Recycling Gold - Do Older or Newer Sources Give You the Greater Yield?

I recently took a close look at the inner workings of an old stereo console that dates from the mid-1950s. It’s one of those “hi-fis” that were so popular back then. My wife and I inherited it from elderly relatives who passed away. We stuck it in our living room. It doesn’t work anymore and would probably cause a fire if we left it plugged in, but it starts conversations.

If you look inside, you’ll see that it contains an amplifier, a radio receiver, two big speakers, and even a turntable, all packed into a heavy piece of cabinetry. There are vacuum tubes, lots of wires, an antenna, and miscellaneous other components. But is there any gold inside? No, none at all.

 Does this old stero console have any gold inside? No, but other old items do. Image Credit: Withaya/iStock/Thinkstock.

Does this old stero console have any gold inside? No, but other old items do. Image Credit: Withaya/iStock/Thinkstock.

That got me thinking about this question…

When you’re looking for gold to recycle, should you be looking for older sources, or newer?

Let’s take a look at different sources of gold and see what applies.

You’ll Find Lots More Gold in Newer Electrical Equipment

Gold appeared in greater quantities in consumer electronics when printed circuit boards arrived in roughly the mid-1960s. That explains why you will find quantities of recyclable gold in radios, remotes, stereo components and televisions made since then – and hardly any in older electronic equipment. Today, you can add cellphones, computers, CD and DVD players and drives to the list of places to look.

So if you’re looking for gold in electronic equipment the rule is, the newer the item, the more gold you will find.

You’ll Find More Gold in Older Eyeglass Frames

Up until about the mid-1960s, eyeglass frames were often gold-filled, meaning that they were plated with thick layers of gold that can be profitably recycled today in our expert precious metal refinery. More recent eyeglass frames may still give off a golden sheen, but they are plated with much thinner layers of gold that have been applied by modern thin-film plating, not in the old way that applied gold in tanks.

So if you’re looking for gold in eyeglass frames the rule is, the older the item, the more gold you will find.

You’ll Find Gold Only in Newer Cars

If you crawl around a car that was made in the 1950s, you won’t find any gold at all, because cars from that era did not have onboard computers that monitored engine and emission functions, transmission shifting points, antilock brakes, and other advanced components. Even the radios had vacuum tubes and needed time to warm up. But in the 1970s, onboard computers equipped with printed circuit boards appeared on cars and trucks. And those boards contain small quantities of gold.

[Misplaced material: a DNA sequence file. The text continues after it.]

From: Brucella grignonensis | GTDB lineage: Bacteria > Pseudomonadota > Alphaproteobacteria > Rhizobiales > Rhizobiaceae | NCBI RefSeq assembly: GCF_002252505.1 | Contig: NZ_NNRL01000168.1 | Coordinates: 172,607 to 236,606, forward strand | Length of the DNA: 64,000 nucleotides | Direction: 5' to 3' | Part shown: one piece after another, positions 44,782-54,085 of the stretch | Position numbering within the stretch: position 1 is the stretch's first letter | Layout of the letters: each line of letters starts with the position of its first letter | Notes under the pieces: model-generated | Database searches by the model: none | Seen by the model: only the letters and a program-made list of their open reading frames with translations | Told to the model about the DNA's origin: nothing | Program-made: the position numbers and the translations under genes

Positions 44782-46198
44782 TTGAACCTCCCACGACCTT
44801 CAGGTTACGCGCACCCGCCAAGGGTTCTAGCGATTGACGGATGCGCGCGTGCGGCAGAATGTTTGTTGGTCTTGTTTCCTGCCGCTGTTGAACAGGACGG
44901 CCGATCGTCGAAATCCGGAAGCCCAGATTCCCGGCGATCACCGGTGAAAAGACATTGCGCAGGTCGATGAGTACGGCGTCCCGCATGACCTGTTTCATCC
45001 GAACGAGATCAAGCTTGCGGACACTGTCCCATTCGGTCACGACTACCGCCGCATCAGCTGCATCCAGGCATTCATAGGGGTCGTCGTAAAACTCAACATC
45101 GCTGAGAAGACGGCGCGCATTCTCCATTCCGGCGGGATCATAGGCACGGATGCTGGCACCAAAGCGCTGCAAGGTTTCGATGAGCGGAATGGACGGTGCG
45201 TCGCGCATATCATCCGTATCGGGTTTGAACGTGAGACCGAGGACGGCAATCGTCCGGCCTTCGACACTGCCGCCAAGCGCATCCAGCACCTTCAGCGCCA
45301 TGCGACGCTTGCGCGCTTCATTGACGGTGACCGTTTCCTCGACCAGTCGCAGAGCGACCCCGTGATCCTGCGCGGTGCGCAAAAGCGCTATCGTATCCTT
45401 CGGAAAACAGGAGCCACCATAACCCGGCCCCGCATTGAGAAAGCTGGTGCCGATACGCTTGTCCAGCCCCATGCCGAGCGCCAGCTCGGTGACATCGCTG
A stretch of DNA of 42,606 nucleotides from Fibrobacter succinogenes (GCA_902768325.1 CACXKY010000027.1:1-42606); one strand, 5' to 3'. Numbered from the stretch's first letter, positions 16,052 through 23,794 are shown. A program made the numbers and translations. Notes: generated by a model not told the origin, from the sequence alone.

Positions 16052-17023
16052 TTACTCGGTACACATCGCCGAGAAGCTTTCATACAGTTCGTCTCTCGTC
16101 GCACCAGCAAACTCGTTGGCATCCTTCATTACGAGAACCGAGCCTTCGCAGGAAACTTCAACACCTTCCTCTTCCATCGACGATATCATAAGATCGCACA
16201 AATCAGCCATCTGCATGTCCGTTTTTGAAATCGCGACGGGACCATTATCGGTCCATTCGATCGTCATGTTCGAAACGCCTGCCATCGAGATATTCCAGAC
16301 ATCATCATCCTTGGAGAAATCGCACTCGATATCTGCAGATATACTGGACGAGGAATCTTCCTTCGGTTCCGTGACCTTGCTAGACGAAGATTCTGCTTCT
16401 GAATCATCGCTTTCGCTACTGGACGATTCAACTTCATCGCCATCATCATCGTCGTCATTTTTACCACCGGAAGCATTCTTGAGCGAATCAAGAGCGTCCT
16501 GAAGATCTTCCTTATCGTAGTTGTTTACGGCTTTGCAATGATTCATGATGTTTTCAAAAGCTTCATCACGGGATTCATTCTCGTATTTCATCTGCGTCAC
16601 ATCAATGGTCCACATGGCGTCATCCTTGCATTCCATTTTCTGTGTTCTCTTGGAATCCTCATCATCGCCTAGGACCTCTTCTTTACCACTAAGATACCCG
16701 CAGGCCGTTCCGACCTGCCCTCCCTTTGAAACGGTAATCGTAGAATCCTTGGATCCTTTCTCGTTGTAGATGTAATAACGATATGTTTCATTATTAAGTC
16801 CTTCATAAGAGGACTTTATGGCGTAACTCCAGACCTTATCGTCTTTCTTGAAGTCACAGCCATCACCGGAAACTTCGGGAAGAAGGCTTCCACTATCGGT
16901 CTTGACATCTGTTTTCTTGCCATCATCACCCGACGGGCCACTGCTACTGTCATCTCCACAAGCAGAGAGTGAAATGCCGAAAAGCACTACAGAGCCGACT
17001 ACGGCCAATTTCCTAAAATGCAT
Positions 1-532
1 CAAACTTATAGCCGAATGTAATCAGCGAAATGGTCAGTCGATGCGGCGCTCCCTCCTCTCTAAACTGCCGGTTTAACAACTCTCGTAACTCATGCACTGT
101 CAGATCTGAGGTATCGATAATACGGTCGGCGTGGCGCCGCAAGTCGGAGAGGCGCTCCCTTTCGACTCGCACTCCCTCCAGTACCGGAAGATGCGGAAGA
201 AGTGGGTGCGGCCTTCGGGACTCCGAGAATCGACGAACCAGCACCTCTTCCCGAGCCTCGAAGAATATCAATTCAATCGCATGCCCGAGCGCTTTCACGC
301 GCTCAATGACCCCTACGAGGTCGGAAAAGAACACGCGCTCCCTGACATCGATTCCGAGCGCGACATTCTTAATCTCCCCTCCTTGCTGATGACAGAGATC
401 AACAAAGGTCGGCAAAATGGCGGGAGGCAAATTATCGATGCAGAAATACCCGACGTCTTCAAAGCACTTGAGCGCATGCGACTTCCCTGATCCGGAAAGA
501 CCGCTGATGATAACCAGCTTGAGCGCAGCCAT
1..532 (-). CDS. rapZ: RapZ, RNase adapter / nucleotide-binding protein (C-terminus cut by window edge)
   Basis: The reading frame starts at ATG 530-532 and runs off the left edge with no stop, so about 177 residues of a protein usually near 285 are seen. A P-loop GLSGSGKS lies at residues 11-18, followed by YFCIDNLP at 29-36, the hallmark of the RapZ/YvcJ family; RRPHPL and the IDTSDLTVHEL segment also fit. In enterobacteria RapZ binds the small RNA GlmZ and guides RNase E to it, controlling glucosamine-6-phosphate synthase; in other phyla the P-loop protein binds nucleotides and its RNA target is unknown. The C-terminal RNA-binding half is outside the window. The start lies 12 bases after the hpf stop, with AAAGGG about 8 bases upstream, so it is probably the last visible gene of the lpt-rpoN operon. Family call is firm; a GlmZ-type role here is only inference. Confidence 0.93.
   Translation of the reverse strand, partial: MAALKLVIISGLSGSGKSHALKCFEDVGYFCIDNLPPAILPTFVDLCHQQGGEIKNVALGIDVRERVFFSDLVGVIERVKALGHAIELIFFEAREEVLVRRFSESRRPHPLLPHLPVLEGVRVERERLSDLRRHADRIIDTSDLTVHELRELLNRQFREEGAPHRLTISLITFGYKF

So if you’re looking for gold in junked cars, you’ll only find it on “modern” vehicles made since about 1975.

You’ll Find More Gold in Older Dental Scrap and Appliances

Forty or 50 years ago, gold was commonly used in dentistry. There were gold fillings, gold wires that secured bridges to surrounding teeth, gold bars that served as anchor points for artificial teeth, and even gold caps. But today gold has all but disappeared in dentistry – the exception being that gold is still used by some dentists in Africa, Asia and Eastern Europe.

 So if you’re looking for gold in dental scrap, turn your attention to older sources like old dental laboratories and dental practices that are closing their doors.

You’ll Find Gold in Both Older and Newer Industrial Sites

Here things get a bit complicated, depending on the kind of factory. If you’re looking at a factory that performed gold plating in tanks, you can often find recyclable quantities on tank walls, inside drainpipes, and adhering to filters and sponges. If you’re looking at more modern equipment that applied thin layers of gold, you can often find recyclable gold in sputtering targets that outlived their useful production lives.

Yes, it’s complicated. But if you own plating equipment or supplies of any kind, give us a call at 800-426-2344 and we can explain how to test your items to determine their value. Please mention this post when you call and ask about free or discounted shipping on items you send to us for testing.

And about that Old Stereo Console...

I’m thinking about tearing out its inner electronics and replacing them with a modern stereo receiver, modern speakers and other new stuff. But then I look at it and notice that it is such a great time capsule - even if it contains no gold at all.

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